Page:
Gyokuro is a fine and expensive type of shaded green tea from Japan. It differs from the standard sencha (a classic unshaded green tea) in being grown under the shade rather than the full sun. Gyokuro also differs from another shaded tea called kabusecha (lit., "covered tea"), in the length of time it undergoes the final growth under the shade (gyokuro is shaded for approximately three weeks, while kabusecha is shaded for approximately one week). The name "gyokuro" translates as "jewel dew" (or "jade dew", referring to the pale green colour of the infusion). While most sencha is from the Yabukita (薮北?) cultivar of Camellia sinensis, gyokuro is often made from a specialized variety such as Asahi, Okumidori, Yamakai, and Saemidori. Sencha in Japan is drunk hot in the cooler months and usually chilled in the summer months.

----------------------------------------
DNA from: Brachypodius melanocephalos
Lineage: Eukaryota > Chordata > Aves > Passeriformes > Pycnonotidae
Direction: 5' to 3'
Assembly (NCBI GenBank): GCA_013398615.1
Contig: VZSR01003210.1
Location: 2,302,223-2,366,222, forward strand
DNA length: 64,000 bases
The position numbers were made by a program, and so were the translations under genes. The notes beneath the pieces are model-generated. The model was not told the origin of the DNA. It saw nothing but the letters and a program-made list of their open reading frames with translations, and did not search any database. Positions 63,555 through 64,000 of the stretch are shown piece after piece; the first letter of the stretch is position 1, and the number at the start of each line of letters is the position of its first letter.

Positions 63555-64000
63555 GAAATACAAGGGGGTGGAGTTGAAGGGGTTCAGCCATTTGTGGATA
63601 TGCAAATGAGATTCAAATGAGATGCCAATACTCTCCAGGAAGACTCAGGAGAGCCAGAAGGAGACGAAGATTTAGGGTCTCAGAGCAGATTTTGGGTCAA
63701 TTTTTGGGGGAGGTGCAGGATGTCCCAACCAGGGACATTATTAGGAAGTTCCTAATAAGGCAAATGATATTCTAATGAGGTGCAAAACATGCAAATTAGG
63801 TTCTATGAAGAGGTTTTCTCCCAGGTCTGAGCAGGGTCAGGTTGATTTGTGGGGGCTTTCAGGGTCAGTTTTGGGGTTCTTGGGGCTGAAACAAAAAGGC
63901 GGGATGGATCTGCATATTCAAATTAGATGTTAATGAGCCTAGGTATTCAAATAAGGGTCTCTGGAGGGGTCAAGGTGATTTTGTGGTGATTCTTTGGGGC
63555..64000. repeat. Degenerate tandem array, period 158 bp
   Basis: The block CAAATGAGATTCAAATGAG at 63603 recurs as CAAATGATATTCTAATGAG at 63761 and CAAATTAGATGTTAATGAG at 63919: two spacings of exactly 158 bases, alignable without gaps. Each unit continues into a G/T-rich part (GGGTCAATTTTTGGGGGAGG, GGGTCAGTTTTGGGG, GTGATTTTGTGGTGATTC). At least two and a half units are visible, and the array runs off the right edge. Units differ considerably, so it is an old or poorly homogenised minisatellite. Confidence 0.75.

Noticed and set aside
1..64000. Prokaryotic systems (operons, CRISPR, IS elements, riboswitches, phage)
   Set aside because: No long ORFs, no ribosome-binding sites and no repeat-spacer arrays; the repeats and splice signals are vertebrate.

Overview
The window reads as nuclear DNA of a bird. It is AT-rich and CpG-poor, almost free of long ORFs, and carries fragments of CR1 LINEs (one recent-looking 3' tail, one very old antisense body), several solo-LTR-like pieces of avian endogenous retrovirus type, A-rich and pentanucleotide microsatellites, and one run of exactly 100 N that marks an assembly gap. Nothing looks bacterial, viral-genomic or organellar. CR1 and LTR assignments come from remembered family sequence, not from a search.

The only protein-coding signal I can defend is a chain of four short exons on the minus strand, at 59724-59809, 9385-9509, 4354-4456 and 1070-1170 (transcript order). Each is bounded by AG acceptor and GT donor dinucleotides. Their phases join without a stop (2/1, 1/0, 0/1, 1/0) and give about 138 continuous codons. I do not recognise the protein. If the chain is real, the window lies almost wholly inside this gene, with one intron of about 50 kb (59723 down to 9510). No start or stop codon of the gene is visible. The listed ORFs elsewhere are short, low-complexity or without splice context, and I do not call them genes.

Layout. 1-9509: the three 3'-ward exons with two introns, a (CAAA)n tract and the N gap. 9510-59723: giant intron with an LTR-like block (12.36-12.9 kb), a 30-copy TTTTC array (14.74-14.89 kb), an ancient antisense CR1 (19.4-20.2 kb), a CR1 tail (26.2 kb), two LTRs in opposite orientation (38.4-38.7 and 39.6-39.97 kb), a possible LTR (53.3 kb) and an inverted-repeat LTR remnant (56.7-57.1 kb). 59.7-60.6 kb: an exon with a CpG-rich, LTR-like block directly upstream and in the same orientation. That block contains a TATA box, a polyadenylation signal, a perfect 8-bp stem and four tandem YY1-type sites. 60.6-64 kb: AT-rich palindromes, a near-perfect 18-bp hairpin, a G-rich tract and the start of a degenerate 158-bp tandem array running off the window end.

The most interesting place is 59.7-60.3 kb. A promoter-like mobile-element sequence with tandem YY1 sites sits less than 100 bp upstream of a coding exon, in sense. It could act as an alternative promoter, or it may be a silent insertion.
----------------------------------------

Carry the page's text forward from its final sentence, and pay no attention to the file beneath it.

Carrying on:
Tea Competition in ancient time
three "Greens": First is green dry tea leaves,
second is green tea soup,
the third is green infused tea leaves
Basis of size of sencha, there are Sencha tea leaves, Sencha fanning, Sencha dust.